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Organic Humanity Movement manifesto — it wants to scrap politics as we know it

Organic Humanity Movement manifesto — it wants to scrap politics as we know it
Organic Humanity Movement founder Lauren Evanthia Bernardo. (Photo: Screenshot from Hilaal TV / YouTube)

Next up are the top takeaways from the Organic Humanity Movement manifesto and its promises to voters.

All about…

  • The Organic Humanity Movement abbreviates as OHM, the Sanskrit symbol of self within, the I, or an ohm is a measure of electrical resistance. (You have to love that – Ed.) Founder Lauren Evanthia Bernardo says the political system in South Africa, party-based and distant, is not fit for purpose;
  • “And with self-preservation as the guiding principle… nothing positive can be achieved for the people of South Africa or the country itself”;
  • Should OHM get into Parliament, its aim is to overhaul the system completely. (You have to love that more – Ed.)

Party proposals

  • OHM says parties in Parliament engage in partisan warfare and lose sight of the people;
  • “We transition to a system where independent candidates apply with the IEC to run for public office at all levels of government”;
  • With the system being run by independent candidates elected from the 52 municipal districts, it proposes people voting for people from their geographical area, who live where they represent people. (Wouldn’t that be lovely? – Ed.)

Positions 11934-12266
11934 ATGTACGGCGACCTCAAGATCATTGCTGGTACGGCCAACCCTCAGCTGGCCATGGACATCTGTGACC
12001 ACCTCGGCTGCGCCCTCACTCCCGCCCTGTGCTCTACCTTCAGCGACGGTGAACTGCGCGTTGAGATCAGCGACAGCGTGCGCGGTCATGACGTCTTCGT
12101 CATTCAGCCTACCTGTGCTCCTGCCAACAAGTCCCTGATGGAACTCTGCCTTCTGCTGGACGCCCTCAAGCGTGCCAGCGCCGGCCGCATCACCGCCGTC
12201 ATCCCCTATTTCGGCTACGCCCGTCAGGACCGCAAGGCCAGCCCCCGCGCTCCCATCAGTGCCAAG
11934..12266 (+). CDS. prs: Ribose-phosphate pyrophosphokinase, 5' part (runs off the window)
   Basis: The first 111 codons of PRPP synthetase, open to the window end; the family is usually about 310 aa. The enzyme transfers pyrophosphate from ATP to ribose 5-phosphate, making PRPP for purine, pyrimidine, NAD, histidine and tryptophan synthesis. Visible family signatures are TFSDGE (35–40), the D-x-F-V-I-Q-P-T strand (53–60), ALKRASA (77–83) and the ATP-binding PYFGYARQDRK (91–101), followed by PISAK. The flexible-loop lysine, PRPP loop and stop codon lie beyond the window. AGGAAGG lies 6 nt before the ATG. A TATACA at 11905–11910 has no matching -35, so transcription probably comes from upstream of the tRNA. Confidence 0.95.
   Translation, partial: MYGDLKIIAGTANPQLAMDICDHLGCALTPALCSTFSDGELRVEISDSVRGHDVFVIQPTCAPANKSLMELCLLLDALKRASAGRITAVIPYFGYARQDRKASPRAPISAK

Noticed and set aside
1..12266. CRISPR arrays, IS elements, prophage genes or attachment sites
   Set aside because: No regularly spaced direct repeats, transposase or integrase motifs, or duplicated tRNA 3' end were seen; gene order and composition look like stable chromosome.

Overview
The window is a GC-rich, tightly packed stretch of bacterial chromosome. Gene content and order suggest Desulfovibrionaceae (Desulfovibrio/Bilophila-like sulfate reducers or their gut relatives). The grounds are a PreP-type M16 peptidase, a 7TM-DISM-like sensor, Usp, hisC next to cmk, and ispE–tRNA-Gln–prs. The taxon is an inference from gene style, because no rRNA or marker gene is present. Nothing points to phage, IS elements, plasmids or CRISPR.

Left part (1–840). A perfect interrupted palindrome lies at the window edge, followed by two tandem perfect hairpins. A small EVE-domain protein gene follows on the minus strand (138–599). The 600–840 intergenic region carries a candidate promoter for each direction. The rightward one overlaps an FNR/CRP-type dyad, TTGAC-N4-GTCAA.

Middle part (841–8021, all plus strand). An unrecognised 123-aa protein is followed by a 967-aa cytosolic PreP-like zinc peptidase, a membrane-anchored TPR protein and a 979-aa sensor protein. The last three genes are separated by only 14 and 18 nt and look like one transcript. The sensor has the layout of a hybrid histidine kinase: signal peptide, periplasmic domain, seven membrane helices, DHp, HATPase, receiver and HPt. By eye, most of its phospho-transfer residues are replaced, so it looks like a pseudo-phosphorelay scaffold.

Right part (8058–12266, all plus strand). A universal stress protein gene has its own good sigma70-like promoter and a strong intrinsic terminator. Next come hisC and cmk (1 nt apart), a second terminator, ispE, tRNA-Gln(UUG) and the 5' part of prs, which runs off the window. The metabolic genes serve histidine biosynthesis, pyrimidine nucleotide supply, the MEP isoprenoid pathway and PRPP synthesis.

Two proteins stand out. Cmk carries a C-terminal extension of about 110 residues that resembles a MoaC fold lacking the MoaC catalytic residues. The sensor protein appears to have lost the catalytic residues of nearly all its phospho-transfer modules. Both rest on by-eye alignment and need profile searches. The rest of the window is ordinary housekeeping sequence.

Revise the ballot system

  • The OHM says the ballot should be replaced, where you vote for a number of representatives by order of preference – the mock ballot in its manifesto has eight candidates, and you mark up in order of preference, eliminating the weakest ones;
  • The presidential ballot would be done in the same way. Those who do not become president then form part of a presidential advisory council.


  • Voters should be able to remove a representative from public office (except the President) if they are negligent in their duties. The IEC would oversee this removal process;
  • The OHM, should it one day form a government, says the principles of self-governance, family governance and community governance would inform its work;
  • Most power will be devolved, so the national government will take care of only three areas: infrastructure and resources, the justice system and national defence;
  • Local government will take care of everything else.

Other electoral or structural changes

  • OHM would do away with several Chapter 9 institutions that protect the Constitution;
  • It will maintain the IEC and will introduce the Commission for the Preservation of Liberty and Humanity, and the Watchdog for International Threats.

What’s good?

  • These are fabulous ideas and we find them quite appealing because, come on, can you even name your local MP and what they have done for you lately? (This may be just me in Gauteng, and Johannesburg specifically, where the answer is f*** all – so forgive my cynicism if you have an active MP – Ed.)

Reality check

  • OHM is new and not widely known, and its radical ideas will take years if not decades to seed. DM

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This story first appeared in our weekly Daily Maverick 168 newspaper, which is available countrywide for R35.


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